Latrobe is now a by-pass town and a short deviation off the main Launceston to Devonport (or vice versa) route is required. The deviation is well worth the effort. Latrobe has also become a commuter settlement for Devonport although it is surrounded by rich agricultural lands and is home to a number of wood fibre and paper mills which were built in the 1970s.
Latrobe was first settled by Europeans in 1826 when Edward Curr, then the manager of the Van Diemen's Land Company, established North Down, the first major property in the district. The property was taken over two years later by Captain B. B. Thomas who, in 1831, was killed by the local Aborigines.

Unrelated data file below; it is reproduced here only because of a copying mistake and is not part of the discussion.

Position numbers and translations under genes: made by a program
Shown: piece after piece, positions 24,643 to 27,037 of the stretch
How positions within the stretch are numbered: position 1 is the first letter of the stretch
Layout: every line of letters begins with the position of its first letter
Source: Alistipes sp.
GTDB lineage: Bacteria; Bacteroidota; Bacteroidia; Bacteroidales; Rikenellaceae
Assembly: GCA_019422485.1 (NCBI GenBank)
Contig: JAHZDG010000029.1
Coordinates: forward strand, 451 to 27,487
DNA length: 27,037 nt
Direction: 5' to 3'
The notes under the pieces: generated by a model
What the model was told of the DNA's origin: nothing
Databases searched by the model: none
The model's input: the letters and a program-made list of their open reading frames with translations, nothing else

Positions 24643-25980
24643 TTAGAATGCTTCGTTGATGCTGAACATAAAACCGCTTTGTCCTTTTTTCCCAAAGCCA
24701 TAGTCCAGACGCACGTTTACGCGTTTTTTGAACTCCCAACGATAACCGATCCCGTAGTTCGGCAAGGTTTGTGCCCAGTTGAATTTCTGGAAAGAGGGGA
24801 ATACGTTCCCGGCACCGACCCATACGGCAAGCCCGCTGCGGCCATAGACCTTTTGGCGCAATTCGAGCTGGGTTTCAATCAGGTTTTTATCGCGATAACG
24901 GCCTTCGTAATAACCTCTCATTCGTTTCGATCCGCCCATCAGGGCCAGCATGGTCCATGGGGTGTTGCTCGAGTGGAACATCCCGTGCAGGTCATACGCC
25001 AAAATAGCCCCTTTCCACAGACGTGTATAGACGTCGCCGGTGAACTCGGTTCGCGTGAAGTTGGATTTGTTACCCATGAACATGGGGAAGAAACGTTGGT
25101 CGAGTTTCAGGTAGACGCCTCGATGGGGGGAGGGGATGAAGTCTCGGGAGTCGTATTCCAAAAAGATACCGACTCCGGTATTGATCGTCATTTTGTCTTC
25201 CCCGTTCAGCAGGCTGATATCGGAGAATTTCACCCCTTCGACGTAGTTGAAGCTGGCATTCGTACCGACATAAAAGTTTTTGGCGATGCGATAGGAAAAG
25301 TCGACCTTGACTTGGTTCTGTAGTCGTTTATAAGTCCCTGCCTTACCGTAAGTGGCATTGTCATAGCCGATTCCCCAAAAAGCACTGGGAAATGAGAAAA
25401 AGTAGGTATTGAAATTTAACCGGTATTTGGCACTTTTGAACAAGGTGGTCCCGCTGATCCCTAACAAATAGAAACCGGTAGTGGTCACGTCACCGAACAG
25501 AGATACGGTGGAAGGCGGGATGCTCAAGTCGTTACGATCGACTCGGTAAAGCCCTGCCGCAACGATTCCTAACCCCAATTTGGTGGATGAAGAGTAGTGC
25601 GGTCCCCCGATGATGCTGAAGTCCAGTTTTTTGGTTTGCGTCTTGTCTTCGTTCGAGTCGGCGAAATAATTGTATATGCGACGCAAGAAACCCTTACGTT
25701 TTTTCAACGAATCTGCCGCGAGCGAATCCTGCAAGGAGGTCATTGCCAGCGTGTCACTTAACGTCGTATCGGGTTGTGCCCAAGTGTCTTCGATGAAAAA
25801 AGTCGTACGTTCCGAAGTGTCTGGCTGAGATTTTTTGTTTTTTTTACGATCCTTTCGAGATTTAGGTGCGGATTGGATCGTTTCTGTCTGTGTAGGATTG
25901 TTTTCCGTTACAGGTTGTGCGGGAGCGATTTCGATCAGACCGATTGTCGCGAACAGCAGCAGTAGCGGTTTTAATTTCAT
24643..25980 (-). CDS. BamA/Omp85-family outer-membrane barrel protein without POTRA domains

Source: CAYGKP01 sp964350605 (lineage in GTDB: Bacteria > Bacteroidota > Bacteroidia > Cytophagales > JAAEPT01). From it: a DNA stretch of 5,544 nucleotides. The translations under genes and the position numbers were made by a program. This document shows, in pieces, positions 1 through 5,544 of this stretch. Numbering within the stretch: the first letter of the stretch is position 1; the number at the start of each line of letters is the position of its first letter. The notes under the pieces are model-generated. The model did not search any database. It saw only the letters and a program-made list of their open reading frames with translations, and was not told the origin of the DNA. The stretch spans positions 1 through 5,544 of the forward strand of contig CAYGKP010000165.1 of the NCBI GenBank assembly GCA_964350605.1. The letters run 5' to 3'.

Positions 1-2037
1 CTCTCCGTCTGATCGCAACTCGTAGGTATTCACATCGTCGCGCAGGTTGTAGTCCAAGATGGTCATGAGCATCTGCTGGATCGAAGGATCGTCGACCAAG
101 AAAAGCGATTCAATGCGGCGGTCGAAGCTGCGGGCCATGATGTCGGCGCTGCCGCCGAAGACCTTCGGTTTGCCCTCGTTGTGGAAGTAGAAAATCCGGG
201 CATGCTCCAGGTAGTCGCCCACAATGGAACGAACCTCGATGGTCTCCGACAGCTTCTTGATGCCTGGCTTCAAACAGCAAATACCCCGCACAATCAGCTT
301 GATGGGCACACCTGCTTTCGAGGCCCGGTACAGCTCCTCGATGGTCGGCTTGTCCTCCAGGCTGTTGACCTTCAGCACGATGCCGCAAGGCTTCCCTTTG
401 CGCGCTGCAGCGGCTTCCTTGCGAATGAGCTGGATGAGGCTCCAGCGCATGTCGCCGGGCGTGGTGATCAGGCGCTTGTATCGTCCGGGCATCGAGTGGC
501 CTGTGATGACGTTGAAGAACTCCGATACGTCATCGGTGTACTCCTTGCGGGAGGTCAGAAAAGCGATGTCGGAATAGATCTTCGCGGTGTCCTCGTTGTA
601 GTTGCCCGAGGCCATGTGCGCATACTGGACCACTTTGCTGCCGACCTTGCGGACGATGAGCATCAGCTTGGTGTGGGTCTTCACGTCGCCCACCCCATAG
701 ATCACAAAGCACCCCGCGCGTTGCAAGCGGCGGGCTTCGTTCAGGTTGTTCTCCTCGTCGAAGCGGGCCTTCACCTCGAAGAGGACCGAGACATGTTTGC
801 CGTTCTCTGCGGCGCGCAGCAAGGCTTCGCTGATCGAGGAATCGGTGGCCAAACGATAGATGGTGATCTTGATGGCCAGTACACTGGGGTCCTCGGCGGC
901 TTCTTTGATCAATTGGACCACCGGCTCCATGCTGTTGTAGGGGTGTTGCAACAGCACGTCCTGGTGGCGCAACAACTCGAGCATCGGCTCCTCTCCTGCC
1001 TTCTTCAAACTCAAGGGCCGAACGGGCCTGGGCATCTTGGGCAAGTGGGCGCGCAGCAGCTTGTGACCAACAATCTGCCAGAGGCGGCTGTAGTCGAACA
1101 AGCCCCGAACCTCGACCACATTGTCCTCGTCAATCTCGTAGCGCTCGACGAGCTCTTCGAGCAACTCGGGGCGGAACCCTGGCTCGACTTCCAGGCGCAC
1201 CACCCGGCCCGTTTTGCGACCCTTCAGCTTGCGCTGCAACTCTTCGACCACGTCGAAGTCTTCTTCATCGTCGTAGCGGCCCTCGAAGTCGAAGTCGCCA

The township of Latrobe was formally named in 1846 after Charles Joseph La Trobe (1801-75), who, at the time was acting Lieutenant-Governor of Van Diemen's Land (1846-47). He subsequently became Lieutenant-Governor of Victoria from 1851-54.
The town grew up because Latrobe was the first convenient point, from the mouth of the river, where the Mersey River could be crossed. Ferries came up the river to the town and the site now known as Bells Parade (on River Road from East Devonport before you reach the town) was where the town's docks were once located. Today it is a pleasant and particularly beautiful picnic ground. The English trees in the area give it a certain European feel of softness and languor. A small bridge leads across the river to Pig Island.